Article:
Editor's note: The Panhandle-Plains Historical Museum provided source material to Resource Library for the following article or essay. If you have questions or comments regarding the source material, please contact the Panhandle-Plains Historical Museum directly through either this phone number or web address:
Capturing Texas Legends: H. D. Bugbee's Panhandle Frontier and Those Who Came Before Us: The Indian Murals of H. D. Bugbee
March 26, 2005 through March 2006
Legends: H. D. Bugbee's Panhandle Frontier is a
selection of H.D. Bugbee's ranching series, painted for the museum's collection
while he was Curator of Art. Those Who Came Before Us: The Indian Murals
of H. D. Bugbee presents H.D. Bugbee's mural series painted for the
former "Indian Hall." This exhibition will include sketches and
studies for the murals so as to instruct on the process of creating of a
Capturing Texas Legends: H. D. Bugbee's Panhandle Frontier
The works of Frederic Remington and Charles M. Russell have affected more artists of the American West than any others. Texas artist H. D. Bugbee was no exception. Throughout his career Bugbee turned to these masters of the American West for inspiration. Copying old master paintings has been standard practice in academic art training throughout history. Likewise, "borrowing" compositions or even parts of an old master's work, has been encouraged since at least the 18th century. To refer to an old master in your own work helped make it more intellectually stimulating and displayed your own knowledge of art history. This is not to suggest that Bugbee copied his compositions from Remington and Russell. Rather, in pursuing a similar subject, Bugbee, as all artists have done throughout history, and like many illustrators constantly searching for ideas, looked to the recognized masters of a certain genre for ideas and possible solutions to problems. In his library, Bugbee had more books about, by, or illustrated by Russell and Remington than any other artists. He also collected reproductions of their paintings and had three Russell bronzes in his studio. Bugbee probably first saw Remington's paintings reproduced in Collier's Weekly.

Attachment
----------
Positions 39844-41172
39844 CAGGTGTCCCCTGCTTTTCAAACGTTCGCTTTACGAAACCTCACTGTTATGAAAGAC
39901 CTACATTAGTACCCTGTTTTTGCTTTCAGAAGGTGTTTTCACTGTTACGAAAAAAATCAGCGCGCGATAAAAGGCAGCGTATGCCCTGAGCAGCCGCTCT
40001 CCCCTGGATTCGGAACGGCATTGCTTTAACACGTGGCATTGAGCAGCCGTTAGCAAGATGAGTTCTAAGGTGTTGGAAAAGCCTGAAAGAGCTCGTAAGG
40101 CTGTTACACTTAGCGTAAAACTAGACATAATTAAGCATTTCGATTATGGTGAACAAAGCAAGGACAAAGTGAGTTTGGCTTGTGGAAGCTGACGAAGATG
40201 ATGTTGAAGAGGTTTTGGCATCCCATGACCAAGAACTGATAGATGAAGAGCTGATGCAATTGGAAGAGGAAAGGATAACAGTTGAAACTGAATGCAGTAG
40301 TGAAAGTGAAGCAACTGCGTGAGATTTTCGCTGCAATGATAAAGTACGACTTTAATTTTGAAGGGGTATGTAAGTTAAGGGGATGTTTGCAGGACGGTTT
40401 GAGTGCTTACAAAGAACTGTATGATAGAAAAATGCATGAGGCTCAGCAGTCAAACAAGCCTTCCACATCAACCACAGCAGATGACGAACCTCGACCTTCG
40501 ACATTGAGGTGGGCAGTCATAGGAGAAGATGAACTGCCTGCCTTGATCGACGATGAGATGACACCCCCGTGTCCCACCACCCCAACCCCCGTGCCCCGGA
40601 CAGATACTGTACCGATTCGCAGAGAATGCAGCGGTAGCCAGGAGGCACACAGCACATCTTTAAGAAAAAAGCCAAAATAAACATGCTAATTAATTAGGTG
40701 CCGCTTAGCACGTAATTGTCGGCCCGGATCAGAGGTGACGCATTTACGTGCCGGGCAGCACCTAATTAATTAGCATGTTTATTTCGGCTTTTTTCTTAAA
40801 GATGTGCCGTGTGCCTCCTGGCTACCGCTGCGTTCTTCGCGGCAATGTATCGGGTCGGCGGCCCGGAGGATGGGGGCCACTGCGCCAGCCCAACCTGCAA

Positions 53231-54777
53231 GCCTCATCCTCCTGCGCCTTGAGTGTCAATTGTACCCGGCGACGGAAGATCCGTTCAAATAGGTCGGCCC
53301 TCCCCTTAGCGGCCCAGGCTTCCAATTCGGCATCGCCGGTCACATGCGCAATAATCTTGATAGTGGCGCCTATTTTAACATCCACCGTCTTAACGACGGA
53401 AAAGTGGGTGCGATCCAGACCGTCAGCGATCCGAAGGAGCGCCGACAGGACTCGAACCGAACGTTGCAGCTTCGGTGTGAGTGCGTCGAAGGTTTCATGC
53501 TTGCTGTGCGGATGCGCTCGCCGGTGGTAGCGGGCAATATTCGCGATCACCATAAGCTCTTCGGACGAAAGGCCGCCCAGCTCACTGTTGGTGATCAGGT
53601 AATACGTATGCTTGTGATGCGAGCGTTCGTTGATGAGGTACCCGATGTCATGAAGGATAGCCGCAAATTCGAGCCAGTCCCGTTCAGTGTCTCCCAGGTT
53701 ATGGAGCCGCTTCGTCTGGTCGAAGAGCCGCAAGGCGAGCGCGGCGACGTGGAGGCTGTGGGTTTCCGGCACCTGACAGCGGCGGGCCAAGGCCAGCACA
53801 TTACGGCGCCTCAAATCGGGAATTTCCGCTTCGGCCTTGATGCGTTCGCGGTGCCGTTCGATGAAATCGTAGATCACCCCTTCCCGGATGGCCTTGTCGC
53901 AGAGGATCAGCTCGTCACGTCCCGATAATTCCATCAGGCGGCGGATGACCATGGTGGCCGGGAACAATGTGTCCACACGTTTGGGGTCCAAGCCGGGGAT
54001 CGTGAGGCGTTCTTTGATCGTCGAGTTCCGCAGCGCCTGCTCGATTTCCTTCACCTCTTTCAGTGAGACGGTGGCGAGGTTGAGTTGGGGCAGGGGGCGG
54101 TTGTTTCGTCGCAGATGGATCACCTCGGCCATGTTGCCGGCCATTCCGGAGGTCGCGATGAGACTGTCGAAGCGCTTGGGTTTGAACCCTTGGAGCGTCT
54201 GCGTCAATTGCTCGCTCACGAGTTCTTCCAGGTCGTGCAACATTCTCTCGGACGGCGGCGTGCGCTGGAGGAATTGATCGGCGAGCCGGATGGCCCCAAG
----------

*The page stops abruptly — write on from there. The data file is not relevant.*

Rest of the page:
From 1903 to 1907, Remington was under contract to Collier's
to create one painting per month for reproduction in the magazine. Sadly,
in 1907 Remington burned at least 75 of his paintings including many done
under the Collier's contract. The Snook Art Company of Billings,
Montana, sold numerous Russell reproductions. On a personal level, Bugbee
probably emulated Russell more than Remington. In fact, in many ways, Russell's
commitment to depicting Western life on the Northern Plains, Bugbee paralleled
on the Southern Plains some 25 years later. Similarly, Remington remained
dedicated to the American West throughout his career, as did Bugbee. Consequently,
the legacy of Russell and Remington clearly passed to H. D. Bugbee as he
captured Texas legends.
Those Who Came Before Us: The Indian Murals of H. D. Bugbee
In 1953, the Panhandle-Plains Historical Museum, commissioned its curator of art, H. D. Bugbee (1900-1963), to paint murals of American Indian life for its then-new Indian Hall. Over the next two years, Bugbee painted thirteen murals that were then installed above exhibit cases holding examples from the Museum's American Indian collection. Seven of the murals depict Southern Plains Indians, while the remainder highlight the Jicarilla Apache, Taos, Navajo, and Hopi tribes. In 1955, the Museum published a monograph on the Indian Hall cycle, Those Who Came Before Us,with a foreword by J. Evetts Haley and a description of each mural written by Bugbee.